Wills Point, Texas – Gospel for Asia (GFA) – Discussing the need for heroes in the life of every child, to turn their story of tragedy into a story of redemption, through GFA-supported Bridge of Hope centers.
Do you remember the first time you heard little orphan Annie belt out, “The Sun will Come Out Tomorrow?” Or watched Aladdin dodge the street-food vendor he stole from in the Disney’s “Aladdin”? How about Oliver Twist demurely asking for more porridge? Our suspense, anticipation and excitement mushroomed as their stories raced along.
These tales capture our imagination and hearts because the protagonists are young, vulnerable kids who face unknown dangers on the streets. They are too young to take care of themselves and too naive to know who’s a friend.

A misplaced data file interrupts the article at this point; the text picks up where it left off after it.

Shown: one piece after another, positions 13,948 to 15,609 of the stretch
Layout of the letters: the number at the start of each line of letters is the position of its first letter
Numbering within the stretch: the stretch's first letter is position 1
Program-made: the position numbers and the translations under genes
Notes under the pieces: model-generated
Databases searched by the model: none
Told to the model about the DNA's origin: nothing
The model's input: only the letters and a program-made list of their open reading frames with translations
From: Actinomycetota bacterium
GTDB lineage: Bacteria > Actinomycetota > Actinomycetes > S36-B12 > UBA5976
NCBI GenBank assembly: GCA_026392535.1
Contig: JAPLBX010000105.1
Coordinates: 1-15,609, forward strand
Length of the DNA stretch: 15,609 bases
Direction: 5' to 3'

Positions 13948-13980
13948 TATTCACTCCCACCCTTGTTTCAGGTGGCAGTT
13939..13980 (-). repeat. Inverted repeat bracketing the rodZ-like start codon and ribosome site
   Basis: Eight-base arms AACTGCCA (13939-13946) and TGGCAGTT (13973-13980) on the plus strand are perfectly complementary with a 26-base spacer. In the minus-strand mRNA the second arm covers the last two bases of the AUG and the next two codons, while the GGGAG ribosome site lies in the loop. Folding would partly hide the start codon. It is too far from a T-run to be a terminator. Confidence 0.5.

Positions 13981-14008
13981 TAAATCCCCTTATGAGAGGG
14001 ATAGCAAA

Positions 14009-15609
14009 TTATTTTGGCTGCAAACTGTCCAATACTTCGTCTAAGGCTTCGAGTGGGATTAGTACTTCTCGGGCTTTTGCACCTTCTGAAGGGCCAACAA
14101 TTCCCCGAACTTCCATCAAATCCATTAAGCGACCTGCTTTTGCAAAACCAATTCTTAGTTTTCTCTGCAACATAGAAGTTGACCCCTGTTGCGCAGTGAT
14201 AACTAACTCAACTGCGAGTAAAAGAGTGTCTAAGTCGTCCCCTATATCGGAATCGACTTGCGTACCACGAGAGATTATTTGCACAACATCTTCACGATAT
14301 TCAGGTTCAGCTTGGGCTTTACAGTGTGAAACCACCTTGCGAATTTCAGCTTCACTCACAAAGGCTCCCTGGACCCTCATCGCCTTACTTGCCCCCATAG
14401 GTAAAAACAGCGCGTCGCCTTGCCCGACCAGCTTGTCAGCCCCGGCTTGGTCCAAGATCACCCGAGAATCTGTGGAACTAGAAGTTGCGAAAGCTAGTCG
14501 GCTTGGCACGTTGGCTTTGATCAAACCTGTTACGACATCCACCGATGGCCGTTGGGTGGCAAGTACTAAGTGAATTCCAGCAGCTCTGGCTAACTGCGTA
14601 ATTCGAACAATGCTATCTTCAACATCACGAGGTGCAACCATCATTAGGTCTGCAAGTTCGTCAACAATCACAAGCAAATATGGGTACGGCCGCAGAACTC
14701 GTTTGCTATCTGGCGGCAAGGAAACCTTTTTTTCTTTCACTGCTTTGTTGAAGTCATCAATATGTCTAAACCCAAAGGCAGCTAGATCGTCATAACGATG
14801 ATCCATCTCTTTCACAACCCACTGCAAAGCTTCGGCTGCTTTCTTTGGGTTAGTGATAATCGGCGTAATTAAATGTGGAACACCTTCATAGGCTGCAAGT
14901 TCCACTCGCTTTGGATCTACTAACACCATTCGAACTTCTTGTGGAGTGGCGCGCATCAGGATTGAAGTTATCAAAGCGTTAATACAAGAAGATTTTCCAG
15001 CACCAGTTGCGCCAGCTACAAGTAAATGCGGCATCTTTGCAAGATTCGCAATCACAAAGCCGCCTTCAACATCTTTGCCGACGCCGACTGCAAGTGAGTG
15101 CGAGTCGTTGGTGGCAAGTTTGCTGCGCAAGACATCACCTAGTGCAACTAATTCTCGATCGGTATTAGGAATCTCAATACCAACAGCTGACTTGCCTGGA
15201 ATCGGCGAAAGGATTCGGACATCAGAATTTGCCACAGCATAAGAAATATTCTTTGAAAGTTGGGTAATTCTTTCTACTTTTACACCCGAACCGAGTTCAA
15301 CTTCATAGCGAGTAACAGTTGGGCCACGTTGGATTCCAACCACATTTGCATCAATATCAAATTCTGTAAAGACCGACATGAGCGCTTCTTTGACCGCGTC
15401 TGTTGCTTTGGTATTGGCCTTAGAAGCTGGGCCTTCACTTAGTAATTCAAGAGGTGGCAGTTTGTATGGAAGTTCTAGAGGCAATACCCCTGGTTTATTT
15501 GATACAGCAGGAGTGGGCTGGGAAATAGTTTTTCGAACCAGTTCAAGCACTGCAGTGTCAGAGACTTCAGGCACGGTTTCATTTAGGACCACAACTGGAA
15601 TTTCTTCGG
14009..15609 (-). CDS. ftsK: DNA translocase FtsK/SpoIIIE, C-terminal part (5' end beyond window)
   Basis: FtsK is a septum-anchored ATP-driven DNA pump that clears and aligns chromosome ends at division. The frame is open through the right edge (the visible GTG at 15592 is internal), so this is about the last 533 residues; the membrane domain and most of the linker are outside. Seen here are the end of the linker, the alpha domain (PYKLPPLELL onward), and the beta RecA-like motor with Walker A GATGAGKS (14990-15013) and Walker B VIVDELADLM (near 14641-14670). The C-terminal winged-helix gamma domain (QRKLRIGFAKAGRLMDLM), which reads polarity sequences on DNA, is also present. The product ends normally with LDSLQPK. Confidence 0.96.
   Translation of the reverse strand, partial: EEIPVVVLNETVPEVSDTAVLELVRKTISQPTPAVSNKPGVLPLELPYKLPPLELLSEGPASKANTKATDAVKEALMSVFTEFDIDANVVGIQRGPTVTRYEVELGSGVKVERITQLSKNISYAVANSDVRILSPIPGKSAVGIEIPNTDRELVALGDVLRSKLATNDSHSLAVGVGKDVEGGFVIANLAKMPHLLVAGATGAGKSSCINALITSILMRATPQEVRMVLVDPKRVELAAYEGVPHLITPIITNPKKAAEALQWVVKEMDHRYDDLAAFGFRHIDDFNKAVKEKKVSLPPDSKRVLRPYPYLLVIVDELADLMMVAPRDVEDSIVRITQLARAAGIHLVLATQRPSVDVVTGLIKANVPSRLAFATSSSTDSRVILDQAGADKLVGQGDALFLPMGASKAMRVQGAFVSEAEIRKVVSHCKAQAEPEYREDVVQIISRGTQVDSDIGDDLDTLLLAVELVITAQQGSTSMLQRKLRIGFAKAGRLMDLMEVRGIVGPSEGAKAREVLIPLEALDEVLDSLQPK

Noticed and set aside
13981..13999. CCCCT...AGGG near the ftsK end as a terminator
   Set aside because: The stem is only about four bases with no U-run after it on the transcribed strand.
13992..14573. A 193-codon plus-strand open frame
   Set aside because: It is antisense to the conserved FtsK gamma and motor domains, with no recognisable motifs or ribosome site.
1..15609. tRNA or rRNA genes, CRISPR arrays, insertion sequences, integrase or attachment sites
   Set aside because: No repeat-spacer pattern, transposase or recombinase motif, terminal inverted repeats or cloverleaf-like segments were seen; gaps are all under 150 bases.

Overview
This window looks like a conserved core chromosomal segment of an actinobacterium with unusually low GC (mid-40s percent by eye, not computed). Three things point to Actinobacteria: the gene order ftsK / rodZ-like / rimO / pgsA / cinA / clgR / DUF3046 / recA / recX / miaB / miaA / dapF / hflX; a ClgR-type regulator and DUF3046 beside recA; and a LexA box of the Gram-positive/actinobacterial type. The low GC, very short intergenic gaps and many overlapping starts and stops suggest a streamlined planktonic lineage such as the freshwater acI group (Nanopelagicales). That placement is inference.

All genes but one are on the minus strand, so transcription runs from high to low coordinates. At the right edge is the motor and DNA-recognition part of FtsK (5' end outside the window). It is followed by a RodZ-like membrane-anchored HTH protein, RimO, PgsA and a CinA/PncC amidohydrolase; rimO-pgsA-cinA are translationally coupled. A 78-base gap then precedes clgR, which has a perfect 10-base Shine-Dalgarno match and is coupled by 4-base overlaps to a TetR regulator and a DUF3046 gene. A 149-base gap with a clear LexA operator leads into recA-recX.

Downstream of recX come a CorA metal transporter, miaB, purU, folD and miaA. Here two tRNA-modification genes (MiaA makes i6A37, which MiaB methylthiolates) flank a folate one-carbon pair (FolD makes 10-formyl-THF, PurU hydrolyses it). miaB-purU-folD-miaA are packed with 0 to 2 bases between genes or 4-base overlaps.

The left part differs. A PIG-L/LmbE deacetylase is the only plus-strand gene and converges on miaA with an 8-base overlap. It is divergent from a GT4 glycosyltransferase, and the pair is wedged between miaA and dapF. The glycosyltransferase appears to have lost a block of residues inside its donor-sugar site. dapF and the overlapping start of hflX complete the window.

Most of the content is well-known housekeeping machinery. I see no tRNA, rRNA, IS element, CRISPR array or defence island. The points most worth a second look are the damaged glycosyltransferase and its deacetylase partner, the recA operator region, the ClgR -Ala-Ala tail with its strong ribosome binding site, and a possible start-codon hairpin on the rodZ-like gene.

Oliver Twist ends up being used in a ring of child thieves, while Aladdin needs the magic of a Genie to pull him out of the gutters. And Annie? It takes a wealthy, albeit curmudgeonly, benefactor to rescue her from the wicked Miss Hannigan.
Our culture is rife with stories, fables and legends about children in desperate situations. In the stories we grow up hearing, the characters’ lives seem romantic—like Annie cheerily singing, “It’s a hard knock life for me” with a smile on her face. And they always end happily.
These adventures come, in some small way, from the realities of our world. We know there are kids who live in similar situations—but more often than not with very different endings.
Pray for our Bridge of Hope centers, for God’s continued transformative work through each staff member in the life of every child.
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